The 2nd Annual Blank Show was an opportunity for artist Huck Gee to let his The Blank (2015) design shine, with him challenging a bevy of handpicked artists to augment and embellish either the Skullhead Blank or its relatively new evolution, the RE:BLANK. Already having examined how a variety of talent handled these sculptural shapes in Part One and Part Two of this exhibition report, this final installment displays a similarly diverse creativity employed upon them.

Huck Gee’s 2nd Annual Blank Show, Part Three

64 Colors’ Jellymon

Painted a beautiful undersea blue with lighter and darker currents running throughout, the Jellymon piece is an imaginative interpretation of the form, 64 Colors member Laura Parsons decorating the crossbones protrusions on the Skullhead Blank‘s head into the bell-shaped domes of jellyfish. With thin tentacles and stinging oral arms emitting from each creature, including the one adorning the work’s right foot, the entire shape becomes a pictureque ballet of underwater movement.

RunDMB’s Disruptor

When RunDMB (David Bishop) began revealing his unique designer toy pieces in 2010, they were initially covered in expressionistic faces and creatures, evocative of the graffiti style that influenced him. By the following year, he’d begun evolving a personal interpretation of this aesthetic, one that still harkened to it through flowing arrays of lines but that also complimented the sculptural forms, each mark guided by the overall shape. And his contribution, Disruptor, is a perfect example of this, the Skullhead Blank still prominently present and recognizable. Decorated with subtle highlight lines and gradiant shading, the thick black webbing across much of the form steals the attention, negative spaces throughout filled with brightly colored swaths.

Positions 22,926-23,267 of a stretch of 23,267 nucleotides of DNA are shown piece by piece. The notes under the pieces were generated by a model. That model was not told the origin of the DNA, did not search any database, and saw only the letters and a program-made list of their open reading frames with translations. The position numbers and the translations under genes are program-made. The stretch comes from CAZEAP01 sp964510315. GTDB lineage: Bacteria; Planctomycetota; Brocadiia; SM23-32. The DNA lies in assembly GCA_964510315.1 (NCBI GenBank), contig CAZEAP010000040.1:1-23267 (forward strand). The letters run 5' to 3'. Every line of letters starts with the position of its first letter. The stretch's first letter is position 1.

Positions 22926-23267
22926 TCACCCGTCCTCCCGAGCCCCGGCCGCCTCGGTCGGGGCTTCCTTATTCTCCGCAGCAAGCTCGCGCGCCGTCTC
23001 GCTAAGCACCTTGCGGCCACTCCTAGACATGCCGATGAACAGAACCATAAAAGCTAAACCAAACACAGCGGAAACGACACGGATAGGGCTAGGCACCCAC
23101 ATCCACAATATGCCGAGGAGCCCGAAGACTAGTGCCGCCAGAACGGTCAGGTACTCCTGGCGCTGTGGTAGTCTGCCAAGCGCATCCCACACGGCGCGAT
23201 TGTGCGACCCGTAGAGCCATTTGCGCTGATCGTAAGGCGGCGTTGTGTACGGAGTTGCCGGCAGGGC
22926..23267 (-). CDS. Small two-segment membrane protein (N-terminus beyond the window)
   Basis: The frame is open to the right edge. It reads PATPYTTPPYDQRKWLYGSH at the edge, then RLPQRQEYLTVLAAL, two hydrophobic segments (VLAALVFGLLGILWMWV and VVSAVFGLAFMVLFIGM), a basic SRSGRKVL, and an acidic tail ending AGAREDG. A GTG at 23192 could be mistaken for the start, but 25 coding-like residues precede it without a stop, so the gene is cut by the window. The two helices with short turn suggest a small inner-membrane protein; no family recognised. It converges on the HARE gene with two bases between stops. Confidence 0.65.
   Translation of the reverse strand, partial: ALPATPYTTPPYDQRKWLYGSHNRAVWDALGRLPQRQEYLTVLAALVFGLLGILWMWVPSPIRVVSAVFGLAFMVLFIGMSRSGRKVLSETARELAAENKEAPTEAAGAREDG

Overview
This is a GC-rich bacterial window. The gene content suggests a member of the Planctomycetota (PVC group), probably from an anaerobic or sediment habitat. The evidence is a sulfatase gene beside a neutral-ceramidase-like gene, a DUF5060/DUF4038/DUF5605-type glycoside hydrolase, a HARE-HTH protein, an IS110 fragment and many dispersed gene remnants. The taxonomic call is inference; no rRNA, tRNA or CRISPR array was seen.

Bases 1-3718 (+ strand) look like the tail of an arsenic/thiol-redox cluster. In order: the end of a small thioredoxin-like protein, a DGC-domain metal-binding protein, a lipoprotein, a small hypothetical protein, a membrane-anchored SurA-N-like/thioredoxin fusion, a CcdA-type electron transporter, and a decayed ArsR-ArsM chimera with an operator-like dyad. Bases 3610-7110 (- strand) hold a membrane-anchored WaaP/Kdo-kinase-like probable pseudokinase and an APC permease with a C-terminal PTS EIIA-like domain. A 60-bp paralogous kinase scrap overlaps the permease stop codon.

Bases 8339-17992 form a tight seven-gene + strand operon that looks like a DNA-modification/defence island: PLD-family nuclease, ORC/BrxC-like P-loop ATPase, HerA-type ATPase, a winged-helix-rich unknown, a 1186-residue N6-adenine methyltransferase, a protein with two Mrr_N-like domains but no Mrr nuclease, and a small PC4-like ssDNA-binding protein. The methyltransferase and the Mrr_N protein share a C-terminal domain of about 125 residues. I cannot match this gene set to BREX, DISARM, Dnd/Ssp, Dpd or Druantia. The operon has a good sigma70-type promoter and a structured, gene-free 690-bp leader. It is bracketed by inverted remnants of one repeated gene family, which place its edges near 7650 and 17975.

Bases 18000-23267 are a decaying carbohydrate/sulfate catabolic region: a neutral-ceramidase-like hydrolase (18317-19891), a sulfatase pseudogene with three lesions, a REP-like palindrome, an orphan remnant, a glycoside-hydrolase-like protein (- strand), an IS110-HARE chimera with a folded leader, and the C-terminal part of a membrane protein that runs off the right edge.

Mujuworld’s Muju Star Guardian

Inspired by the appearance of her Muju Star Traveller (2016), artist Miss Muju (Katie Wes) carefully adorned her Muju Star Guardian piece with a Mujuworld-esque mandala in its belly, lines interrupted by concentric circles emitting outward from it. Building off of the RE:BLANK form’s mechanical nature, these new elements seem strangely appropriate and even grant a liveliness to the overall shape, the finishing touches of glow-in-the-dark eye discs and staff topper giving a haunting nightlife to this outer space themed work.

Quiccs’s “LEXXMARTINEZ” [BabyTEQ Armor]

The robot-like TEQ63 design has become a signature character for Quiccs Maiquez since he first introduced it circa 2013, so it only seems natural that his RE:BLANK based contribution is inspired by that creation. Holding a massive rendition of the lightsaber-esque sword that has appeared in various Quiccs works over the years, this “LEXXMARTINEZ” [BabyTEQ Armor] piece is a massive mech, its robotic form controlled out of the excised cranium by a BabyTEQ63 (or Baby TEQ63), a popular Dunny iteration of Quiccs’ design that was introduced in 2014. Creating a strangely pleasing profile together, the starkness of this piece’s coloration really makes the form itself take precedence.

Shiffa’s El Roy